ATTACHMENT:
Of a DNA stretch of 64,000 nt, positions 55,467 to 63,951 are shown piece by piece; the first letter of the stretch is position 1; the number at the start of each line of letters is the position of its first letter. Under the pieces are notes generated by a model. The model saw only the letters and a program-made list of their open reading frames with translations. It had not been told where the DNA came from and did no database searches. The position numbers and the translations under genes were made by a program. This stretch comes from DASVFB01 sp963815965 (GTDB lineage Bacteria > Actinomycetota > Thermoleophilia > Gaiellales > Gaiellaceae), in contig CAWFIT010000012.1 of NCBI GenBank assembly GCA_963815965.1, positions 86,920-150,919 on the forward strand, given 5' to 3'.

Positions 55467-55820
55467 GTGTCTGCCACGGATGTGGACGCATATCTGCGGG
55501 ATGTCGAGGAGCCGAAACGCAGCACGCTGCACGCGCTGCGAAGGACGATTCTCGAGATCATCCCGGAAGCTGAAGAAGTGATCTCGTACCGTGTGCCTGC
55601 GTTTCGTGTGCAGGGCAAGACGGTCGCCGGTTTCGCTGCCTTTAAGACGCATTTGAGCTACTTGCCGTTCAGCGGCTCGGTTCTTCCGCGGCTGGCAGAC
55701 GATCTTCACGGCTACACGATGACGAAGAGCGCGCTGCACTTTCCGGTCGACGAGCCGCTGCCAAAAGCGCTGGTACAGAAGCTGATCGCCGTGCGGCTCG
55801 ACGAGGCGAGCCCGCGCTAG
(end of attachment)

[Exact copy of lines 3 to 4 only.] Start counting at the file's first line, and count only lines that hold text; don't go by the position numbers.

55467 GTGTCTGCCACGGATGTGGACGCATATCTGCGGG
55501 ATGTCGAGGAGCCGAAACGCAGCACGCTGCACGCGCTGCGAAGGACGATTCTCGAGATCATCCCGGAAGCTGAAGAAGTGATCTCGTACCGTGTGCCTGC